December 18, 2015
I know you must be wondering why am I writing about vinegar. Lately I was introduced to the wonderful health benefits of apple cider vinegar and rather than diving right into it I thought a little history about vinegar will be an interesting start.
I like to know the how and why’s and with a little history thrown here and there I get all inspired. In this fast paced advanced world we tend to lose out on the simple trivia that has laid the foundation of our fast paced lives.
Anyways here’s the story behind the sour but effective vinegar

Vinegar (sour wine in French ) is one of nature’s great gifts to mankind, and vinegar history shows us why. It is a truly natural product. Any alcoholic beverage, whether it is made from apples, grapes, dates, rice or plain white sugar, once exposed to air, will turn naturally to vinegar. It is the ever-present bacteria in the air that converts the alcohol in cider, wine, and beer, into acetic acid, which gives vinegar its characteristic sharp sour taste.Traditionally, vinegar is made through a long, slow fermentation process, leaving it rich in bioactive components like acetic acid, gallic acid, catechin, epicatechin, caffeic acid, and more, giving it potent antioxidant, antimicrobial, and many other beneficial properties.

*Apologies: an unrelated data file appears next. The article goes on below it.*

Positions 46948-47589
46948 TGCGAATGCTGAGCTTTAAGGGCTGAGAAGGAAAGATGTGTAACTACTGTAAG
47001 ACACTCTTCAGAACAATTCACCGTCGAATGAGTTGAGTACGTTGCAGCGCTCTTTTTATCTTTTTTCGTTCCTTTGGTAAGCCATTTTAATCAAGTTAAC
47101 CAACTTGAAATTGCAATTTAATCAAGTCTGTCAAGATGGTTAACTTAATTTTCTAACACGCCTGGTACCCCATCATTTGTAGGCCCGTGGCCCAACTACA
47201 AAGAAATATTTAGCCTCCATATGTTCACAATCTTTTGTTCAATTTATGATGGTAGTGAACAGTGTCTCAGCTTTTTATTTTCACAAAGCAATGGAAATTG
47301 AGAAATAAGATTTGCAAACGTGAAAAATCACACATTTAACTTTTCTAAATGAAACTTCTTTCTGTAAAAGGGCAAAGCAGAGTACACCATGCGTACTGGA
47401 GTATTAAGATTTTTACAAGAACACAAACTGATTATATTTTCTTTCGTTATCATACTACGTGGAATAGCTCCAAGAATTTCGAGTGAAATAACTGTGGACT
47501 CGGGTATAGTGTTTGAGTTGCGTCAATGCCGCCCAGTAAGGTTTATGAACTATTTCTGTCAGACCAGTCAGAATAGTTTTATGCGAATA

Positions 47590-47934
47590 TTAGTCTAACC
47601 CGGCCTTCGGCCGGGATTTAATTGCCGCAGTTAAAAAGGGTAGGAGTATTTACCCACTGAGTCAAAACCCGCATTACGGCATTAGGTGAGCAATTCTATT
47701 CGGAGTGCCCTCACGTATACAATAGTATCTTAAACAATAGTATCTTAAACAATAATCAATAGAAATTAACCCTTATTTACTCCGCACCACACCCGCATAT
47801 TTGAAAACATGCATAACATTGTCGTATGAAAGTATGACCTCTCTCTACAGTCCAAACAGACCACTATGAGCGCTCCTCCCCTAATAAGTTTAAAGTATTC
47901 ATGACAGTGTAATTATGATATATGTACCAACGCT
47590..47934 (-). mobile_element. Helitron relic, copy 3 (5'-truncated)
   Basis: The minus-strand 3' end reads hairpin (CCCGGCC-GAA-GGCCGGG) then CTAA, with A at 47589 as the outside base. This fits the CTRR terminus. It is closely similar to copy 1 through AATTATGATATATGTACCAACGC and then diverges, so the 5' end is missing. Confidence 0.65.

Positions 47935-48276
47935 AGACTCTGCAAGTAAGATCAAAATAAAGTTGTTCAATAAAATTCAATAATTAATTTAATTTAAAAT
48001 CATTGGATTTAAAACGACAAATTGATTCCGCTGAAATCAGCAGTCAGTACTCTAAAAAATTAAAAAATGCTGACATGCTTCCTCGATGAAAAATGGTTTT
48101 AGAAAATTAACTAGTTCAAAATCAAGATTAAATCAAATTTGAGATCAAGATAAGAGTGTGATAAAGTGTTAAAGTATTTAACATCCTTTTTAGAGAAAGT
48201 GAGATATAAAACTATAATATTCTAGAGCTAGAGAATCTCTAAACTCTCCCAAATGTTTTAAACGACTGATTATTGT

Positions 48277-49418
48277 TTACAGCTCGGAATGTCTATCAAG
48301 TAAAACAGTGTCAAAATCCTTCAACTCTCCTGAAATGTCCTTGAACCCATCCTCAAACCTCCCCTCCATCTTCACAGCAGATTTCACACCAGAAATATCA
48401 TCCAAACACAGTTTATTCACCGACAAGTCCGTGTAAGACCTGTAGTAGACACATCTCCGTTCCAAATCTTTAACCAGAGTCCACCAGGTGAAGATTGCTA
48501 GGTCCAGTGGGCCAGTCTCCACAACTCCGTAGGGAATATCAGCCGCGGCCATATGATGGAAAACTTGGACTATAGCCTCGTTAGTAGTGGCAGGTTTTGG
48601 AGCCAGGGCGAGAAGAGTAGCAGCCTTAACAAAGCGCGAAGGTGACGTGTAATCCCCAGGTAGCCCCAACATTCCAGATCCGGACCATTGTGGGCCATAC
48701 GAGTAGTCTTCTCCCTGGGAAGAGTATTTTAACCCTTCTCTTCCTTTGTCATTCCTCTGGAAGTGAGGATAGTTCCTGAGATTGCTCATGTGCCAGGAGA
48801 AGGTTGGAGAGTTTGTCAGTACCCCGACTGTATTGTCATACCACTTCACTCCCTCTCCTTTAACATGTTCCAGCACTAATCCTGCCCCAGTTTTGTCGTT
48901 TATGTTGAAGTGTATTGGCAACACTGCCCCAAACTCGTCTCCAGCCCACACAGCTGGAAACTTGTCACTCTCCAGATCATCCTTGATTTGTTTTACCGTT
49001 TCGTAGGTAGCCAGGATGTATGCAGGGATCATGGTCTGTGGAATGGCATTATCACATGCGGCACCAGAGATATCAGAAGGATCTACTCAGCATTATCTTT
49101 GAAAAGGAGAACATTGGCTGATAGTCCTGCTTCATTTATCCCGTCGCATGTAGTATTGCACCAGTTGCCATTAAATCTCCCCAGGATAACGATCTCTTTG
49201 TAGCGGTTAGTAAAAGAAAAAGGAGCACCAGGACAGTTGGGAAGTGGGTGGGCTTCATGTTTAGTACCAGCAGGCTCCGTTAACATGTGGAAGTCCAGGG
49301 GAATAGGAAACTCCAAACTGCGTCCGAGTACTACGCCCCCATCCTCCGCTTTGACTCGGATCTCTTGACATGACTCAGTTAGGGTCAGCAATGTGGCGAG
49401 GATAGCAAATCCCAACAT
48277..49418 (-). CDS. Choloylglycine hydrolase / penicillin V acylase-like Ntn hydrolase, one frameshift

Vinegar history starts around 5000 BC, when the Babylonians were using the fruit of the date palm to make wine and vinegar. They used it as a food and as a preserving or pickling agent.
Diluted vinegar has been used as a strengthening and energizing tonic by the military throughout the ages. Roman soldiers called this refreshing drink “posca”, and used it regularly as did the Japanese samurai. The addition of vinegar to drinking water had the additional benefit of killing any infectious agents that might have been present.